Andrew Tong reports on the furore surrounding the council, contractors and cricket week at the Nevill
QUESTION marks hung over the Nevill ground like dark clouds last week as Kent prepared to take on Sussex beneath glorious blue skies.
The future of the town’s Cricket Festival now hangs in the balance after more than 100 years.
The county club considered moving the match to their headquarters in Canterbury because of concerns about both the pitch and the outfield.
Parts of the square were flooded because it was not covered to protect it from rain, while other necessary works were not carried out.
Tunbridge Wells Cricket Club [TWCC] has accused the Borough Council, which owns the ground and is responsible for its upkeep, of undermining the cricket week because of the costs involved.
A huge effort by Kent’s own groundstaff and club members permitted the match to go ahead.
Kent romped to victory over their local rivals by 147 runs. But officials made it clear they will not tolerate any repeat of the ‘fiasco’.
The council use contractors Sodexo to carry out the works, and problems began to surface after the head groundsman Jon Buddington left in February and was replaced by another Sodexo employee.
Tunbridge Wells Cricket Club Chairman Mark Williams says: “It was clear to me he was not experienced and indeed has never worked on a cricket ground – but he had worked on a golf course.”
The new groundsman was off sick for several weeks and not replaced – during which time no work was undertaken to get the ground in a fit state for the new season.
Mr Williams says: “The lack of supervision of Sodexo has been appalling. We complained to the council but they did not react positively. So we started work on the outfield ourselves and informed Kent we had concerns.”
The county’s Chief Executive Jamie Clifford visited the Nevill ten days ahead of the big match and told Sodexo about the specification required to make the ground fit for first-class cricket.
“Jamie contacted the council for an urgent meeting at the ground on Friday [May 19],” relates Mr Williams. “We agreed with all that he said, including the inadequate staff and the fact Sodexo had employed someone incapable of preparing a first-class pitch. We asked Kent to stay – and they did.
“The game would not have gone ahead if TWCC had not taken practical action over the ground.
“Kent’s chief executive Jamie Clifford made it absolutely clear that the match would have been moved if it had not been for the good weather and the enthusiasm of our club to have the game take place.
“Jamie and Kent’s head groundsman were appalled at the incompetence and lack of professionalism of a Sodexo employee when they visited the ground.”
‘This is incredibly naive and short-sighted.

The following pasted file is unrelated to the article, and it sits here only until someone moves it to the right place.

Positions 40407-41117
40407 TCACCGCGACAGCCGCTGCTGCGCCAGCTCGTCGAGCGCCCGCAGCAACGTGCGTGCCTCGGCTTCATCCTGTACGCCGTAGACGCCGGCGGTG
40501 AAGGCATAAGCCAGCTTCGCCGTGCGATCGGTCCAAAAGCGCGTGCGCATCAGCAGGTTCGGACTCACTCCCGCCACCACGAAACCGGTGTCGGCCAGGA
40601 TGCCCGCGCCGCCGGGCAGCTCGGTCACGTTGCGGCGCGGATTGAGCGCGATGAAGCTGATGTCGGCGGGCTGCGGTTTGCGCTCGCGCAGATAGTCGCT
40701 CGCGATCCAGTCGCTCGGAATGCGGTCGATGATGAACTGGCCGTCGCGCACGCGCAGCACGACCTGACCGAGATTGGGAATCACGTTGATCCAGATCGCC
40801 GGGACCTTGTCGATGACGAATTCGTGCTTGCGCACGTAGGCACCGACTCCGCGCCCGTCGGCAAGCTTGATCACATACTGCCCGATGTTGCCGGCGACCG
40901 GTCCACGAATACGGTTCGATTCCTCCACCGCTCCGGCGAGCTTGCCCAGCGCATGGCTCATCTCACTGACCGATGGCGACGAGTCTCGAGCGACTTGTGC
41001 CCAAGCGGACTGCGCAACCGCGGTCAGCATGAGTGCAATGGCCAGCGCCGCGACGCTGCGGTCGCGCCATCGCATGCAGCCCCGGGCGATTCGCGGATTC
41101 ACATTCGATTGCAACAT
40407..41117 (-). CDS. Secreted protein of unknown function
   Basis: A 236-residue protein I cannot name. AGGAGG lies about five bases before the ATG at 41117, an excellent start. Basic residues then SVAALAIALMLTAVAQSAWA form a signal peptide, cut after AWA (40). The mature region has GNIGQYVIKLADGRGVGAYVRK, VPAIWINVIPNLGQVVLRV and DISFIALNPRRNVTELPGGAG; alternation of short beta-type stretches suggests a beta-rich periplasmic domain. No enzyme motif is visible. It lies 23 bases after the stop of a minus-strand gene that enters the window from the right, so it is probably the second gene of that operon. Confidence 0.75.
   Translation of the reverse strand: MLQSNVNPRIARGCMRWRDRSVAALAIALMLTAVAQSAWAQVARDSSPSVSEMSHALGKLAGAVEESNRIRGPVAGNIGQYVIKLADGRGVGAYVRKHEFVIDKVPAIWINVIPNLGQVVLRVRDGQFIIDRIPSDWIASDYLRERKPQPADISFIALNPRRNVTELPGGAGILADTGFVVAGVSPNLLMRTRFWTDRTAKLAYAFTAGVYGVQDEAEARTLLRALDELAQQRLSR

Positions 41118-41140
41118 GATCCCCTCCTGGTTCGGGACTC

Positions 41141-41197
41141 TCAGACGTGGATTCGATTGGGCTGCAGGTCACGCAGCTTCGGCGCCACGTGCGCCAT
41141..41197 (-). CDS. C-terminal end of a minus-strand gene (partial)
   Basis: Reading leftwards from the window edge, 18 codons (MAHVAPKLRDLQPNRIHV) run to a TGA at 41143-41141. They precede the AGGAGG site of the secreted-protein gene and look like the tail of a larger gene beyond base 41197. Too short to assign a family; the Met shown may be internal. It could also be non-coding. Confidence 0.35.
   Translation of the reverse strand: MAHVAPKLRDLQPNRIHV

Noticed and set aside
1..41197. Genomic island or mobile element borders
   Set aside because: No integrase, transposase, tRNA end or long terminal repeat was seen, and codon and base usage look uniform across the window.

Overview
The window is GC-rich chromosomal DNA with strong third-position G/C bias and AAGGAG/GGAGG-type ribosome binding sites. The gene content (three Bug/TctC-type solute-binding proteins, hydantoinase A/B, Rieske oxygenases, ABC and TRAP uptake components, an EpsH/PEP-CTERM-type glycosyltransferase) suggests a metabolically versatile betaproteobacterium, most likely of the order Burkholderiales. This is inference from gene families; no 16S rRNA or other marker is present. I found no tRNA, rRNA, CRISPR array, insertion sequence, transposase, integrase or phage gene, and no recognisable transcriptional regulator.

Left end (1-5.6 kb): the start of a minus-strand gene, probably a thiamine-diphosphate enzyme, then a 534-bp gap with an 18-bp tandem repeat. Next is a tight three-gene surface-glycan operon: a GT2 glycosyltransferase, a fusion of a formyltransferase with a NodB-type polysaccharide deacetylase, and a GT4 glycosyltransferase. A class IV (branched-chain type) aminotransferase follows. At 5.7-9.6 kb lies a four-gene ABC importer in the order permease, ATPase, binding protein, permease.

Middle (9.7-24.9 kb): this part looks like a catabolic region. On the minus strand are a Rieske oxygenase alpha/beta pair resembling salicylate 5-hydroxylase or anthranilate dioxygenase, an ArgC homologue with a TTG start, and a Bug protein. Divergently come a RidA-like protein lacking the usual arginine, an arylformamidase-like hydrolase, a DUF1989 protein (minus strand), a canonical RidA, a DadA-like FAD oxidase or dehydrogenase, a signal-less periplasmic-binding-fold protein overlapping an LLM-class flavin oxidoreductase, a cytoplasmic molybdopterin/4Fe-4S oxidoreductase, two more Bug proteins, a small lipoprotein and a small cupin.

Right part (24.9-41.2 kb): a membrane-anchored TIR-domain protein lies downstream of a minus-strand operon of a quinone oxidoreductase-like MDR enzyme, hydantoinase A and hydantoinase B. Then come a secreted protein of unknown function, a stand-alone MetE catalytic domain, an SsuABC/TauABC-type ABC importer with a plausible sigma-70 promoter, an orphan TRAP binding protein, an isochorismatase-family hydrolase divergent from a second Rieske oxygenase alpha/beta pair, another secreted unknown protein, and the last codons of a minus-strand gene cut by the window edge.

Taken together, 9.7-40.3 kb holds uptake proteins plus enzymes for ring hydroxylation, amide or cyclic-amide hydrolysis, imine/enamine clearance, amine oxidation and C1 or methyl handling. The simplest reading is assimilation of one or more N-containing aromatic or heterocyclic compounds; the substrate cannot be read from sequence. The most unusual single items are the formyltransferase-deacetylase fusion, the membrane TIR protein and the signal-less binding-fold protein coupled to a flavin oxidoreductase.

It ignores the massive benefits the festival brings’
Mr Williams complained to the council’s Chief Executive, William Benson, and the local MP Greg Clark. He claims: “It had been made clear to us that the council are not interested in the county game as they see this as an expenditure and cannot see what it brings to them.
“This is incredibly naive and short-sighted and it ignores the massive benefits the festival brings to the town. We understand the cost is nominal and amounts to the toilets that are provided.”
The festival welcomed more than 7,000 spectators over the four days. Mr Williams insists: “TWCC are very clear in wanting the Council to properly supervise the contract they have with Sodexo, who have been inept.
“The Council must be honest and transparent, and state what they will do from now on.
“Whether this involves the club taking more ownership or third-party sponsors becoming more involved, it is vital we save county week.
“The council must take proactive action to relieve Sodexo of their responsibilities at the Nevill. Jamie Clifford wants positive assurances from the council about what action will be taken.”
The Nevill is the only ground used by Kent that is not owned by the county. Canterbury’s St Lawrence HQ and Beckenham are the other two venues.
Tunbridge Wells had already lost its popular and highly lucrative annual Twenty20 match this year because of a change in the timetable.
Kent’s CEO, Mr Clifford, told the Times: “We love to host cricket around the county but there are certain standards we need to meet to ensure the comfort and safety of players, officials and spectators.
“The festival week is an integral part of the Kentish cricketing summer but with public funding scarce, it’s great that our commercial partners can support us in keeping cricket at Tunbridge Wells.
“We thank Tunbridge Wells Cricket Club for their continuing hospitality and hope the schedule allows us to bring first class action and visitors to the town in the future.”
The council responded: “We will be talking to Kent about the comments they have made and their plans for future fixtures in Tunbridge Wells and how we might work together to achieve this.”